The new Cortex-A76 chipset uses a microarchitecture built from scratch and claims a performance gain of 200 percent over earlier Cortex-A73 CPUs.
The performance of high-end smartphones have increased by leaps and bounds over the years, but there is always room for improvement. ARM, the architects behind mobile chipsets have unveiled a product destined for future smartphone chipsets. The latest addition is aimed for high-end smartphones and promises laptop-class performance.
The new additions include the Cortex-A76 CPU, Mali-G76 GPU and Mali-V76 video processor for ultra-high resolution displays. The Cortex-A76 will replace the Cortex-A75 high-performance cores unveiled last year, while the Mali-G76 will succeed the G72. The Mali-V76 replaces the V52 and V61. The Cortex-A76 are performance cores or the ‘big’ part of the big.LITTLE arrangement. ARM hasn’t announced ‘LITTLE’ cores to support the new one. As a result, chipmakers are likely to stick with the existing Cortex-A55 for now.
The naming of the new CPU may make it seem like a minor upgrade, but the Cortex-A76 is a new CPU from the ground up. The CPU features a completely new high-performance microarchitecture design that ARM claims to have made from scratch to deliver higher performance. ARM is calling the performance of the new CPU ‘laptop class’.
ARM claims the new Cortex-A76 CPU can deliver a 200 percent performance gain over the current laptops powered by Cortex-A73 CPUs. While gains over the last gen Cortex-A75 may be lesser, the difference is still noticeable. More importantly, the Cortex-A76 is particularly proficient in machine learning tasks, with up to a 400 percent gain in performance, courtesy what ARM states ‘optimised dot product instructions’.
The A76 is based on the 7nm manufacturing process and will deliver speeds up to 3GHz improving performance by around 35 percent over a 10nm A75 running at 2.8GHz.
Furthermore, ARM is claiming a 40 percent boost in energy efficiency thanks to a change in microarchitecture and a smaller target process node. The CPU is designed in a way that a single A76 core can run at full power indefinitely, and frequency throttling will only kick in when there is a 3 or 4 core cluster configuration, especially in thermal and power constrained environments like smartphones. This will essentially result in more consistent high-end performance for devices that will use the A76 cores.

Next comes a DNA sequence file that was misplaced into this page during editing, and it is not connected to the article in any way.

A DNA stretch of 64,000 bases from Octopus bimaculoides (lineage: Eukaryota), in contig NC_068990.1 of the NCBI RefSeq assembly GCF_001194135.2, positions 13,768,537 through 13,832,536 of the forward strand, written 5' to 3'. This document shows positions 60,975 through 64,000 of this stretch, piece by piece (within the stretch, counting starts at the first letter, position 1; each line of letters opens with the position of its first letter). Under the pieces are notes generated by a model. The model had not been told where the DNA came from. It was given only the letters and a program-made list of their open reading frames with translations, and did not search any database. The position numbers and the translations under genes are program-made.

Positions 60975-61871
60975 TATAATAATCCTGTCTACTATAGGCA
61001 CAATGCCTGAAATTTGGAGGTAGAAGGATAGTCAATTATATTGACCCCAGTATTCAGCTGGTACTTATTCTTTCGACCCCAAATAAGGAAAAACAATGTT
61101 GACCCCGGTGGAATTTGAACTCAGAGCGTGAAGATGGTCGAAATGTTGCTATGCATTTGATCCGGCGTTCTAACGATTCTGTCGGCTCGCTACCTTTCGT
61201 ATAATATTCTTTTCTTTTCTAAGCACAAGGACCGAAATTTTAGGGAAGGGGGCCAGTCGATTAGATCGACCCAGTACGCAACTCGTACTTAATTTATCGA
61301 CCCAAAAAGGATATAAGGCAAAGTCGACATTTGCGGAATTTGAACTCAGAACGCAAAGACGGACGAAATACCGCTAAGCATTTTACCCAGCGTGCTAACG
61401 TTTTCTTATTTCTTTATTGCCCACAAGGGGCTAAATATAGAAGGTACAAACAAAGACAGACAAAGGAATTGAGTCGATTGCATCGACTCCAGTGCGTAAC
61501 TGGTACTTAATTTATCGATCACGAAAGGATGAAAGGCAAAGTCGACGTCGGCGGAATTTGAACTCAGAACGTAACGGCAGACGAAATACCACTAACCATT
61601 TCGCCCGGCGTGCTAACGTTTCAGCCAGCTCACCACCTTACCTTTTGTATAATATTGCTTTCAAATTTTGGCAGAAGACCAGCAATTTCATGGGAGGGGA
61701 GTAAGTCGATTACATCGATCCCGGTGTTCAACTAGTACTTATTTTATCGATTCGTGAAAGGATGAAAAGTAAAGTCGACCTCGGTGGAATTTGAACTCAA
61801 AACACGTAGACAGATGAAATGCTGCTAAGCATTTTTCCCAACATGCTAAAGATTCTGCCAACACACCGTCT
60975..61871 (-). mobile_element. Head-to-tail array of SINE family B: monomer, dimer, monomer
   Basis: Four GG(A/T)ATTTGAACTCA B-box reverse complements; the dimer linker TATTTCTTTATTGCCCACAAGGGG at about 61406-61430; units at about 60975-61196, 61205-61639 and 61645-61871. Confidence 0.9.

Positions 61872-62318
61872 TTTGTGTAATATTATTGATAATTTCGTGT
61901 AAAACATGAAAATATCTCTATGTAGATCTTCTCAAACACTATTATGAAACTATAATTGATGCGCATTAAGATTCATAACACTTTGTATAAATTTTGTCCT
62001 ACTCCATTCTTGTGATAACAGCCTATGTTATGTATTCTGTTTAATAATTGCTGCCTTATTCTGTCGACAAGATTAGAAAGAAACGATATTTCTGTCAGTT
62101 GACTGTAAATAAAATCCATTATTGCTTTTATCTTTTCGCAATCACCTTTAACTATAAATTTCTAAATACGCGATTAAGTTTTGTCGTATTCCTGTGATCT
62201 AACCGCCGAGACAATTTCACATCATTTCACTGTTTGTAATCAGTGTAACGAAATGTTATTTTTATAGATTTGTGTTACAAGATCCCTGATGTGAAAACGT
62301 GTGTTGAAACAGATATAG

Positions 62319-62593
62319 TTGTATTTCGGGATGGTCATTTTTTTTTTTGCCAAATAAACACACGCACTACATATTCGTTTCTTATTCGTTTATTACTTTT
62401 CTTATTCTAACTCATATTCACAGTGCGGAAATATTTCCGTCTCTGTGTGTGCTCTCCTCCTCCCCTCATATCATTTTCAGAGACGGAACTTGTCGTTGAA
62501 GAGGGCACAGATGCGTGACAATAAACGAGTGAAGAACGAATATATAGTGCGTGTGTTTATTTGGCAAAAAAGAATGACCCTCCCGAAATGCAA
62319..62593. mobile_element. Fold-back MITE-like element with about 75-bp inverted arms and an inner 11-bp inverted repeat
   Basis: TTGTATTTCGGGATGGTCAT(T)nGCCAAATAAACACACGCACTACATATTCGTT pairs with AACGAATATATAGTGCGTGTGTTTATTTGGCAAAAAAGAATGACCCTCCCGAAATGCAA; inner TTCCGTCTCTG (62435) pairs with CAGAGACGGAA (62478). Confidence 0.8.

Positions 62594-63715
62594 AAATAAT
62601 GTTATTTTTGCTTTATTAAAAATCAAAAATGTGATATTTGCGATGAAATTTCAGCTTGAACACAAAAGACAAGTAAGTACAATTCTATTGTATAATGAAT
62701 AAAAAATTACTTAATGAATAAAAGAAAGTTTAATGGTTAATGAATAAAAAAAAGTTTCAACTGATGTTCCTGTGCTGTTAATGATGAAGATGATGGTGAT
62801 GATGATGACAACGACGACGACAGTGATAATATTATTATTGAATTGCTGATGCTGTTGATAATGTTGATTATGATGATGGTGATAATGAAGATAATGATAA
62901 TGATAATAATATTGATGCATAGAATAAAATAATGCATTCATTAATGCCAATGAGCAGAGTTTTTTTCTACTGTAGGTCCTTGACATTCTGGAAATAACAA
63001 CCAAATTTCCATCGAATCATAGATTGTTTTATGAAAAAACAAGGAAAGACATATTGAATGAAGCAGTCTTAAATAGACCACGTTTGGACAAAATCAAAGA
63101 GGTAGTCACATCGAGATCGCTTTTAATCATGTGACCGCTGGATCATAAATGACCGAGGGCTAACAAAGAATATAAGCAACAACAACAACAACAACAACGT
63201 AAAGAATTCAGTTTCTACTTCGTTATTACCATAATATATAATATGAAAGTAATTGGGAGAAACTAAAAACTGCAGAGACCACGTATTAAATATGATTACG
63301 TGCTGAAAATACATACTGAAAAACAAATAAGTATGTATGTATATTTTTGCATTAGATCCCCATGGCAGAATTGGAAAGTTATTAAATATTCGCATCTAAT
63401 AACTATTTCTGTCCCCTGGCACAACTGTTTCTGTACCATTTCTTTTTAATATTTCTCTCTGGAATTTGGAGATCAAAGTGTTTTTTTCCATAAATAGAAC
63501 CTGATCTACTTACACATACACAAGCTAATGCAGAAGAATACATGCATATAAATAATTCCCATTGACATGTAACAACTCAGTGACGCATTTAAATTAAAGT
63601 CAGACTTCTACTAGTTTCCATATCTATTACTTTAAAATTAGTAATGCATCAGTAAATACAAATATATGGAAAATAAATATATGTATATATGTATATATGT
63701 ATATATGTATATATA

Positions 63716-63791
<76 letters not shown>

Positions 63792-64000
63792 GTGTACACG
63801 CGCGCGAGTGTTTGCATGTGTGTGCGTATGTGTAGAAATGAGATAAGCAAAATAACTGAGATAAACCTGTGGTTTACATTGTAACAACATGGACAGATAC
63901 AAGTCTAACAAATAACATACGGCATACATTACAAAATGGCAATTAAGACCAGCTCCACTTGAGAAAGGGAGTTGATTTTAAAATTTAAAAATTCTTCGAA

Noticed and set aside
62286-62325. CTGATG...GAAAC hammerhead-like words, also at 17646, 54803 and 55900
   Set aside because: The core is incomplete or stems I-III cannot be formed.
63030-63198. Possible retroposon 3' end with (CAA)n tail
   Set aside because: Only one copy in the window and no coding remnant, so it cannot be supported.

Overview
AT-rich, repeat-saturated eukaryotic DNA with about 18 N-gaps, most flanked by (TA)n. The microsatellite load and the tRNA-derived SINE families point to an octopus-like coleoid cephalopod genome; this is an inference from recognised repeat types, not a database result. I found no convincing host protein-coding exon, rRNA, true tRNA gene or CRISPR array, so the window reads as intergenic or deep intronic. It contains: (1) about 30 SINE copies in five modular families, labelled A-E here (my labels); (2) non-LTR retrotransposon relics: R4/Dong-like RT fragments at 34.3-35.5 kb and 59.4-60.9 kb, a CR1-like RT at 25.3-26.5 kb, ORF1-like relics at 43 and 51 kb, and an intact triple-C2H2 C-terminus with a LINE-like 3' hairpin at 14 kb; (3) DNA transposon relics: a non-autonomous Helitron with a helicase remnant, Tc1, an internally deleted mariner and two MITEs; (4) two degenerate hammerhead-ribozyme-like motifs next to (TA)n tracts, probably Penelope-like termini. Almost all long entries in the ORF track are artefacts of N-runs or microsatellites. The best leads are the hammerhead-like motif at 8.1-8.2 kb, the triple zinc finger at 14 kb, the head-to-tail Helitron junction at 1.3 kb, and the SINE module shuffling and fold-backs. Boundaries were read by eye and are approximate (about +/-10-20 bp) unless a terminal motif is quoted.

ARM is using its proprietary DynamIQ cluster technolgy that will see the Cortex A76 paired with power-efficient Cortex-A55 cores in a heterogeneous configuration. The octa-core layout is perhaps the likely configuration we will see the new cores in, while a 2+6 or a 1+7 will offer better performance-to-cost ratio for cheaper chipsets.
Coming to the new GPUs, the Mali-G76 is based on the same Bitfrost architecture like the older G72 and G52, but at 7nm, it offers a 1.5x performance boost. The performance boost has been achieved by doubling the number of execution pipelines within each core’s engine. This, ARM claims, doubles the FP32 and FMA throughput with only a 28-percent increase in area. As a result, the G76 GPU is around two time as powerful as the G72.
Apart from the boost in performance, the Mali-G72 claims a 30 percent improvement in energy and area efficiency when built on the same process node. But going down to 7nm will improve performance and efficiency even further which will help in improving battery life without compromising on the performance.
The Mali-76 can be configured for four to 20 cores, which is a downgrade from the 32 maximum cores with the G72. The higher core counts are for products with larger batteries and where thermal constraints are not much of a factor, like laptops.
Finally, the Mali-V76, is designed for high-res displays. It can support up to 8k60 decode and 8k30 encore as well as multiple 4K and 1080p streams. Undoubtedly, this is double the performance from the older Mali-V61. While this is totally overkill for smartphones displays, the Mali-V76 is likely to be used in high-end TVs and high-res AR and VR headsets.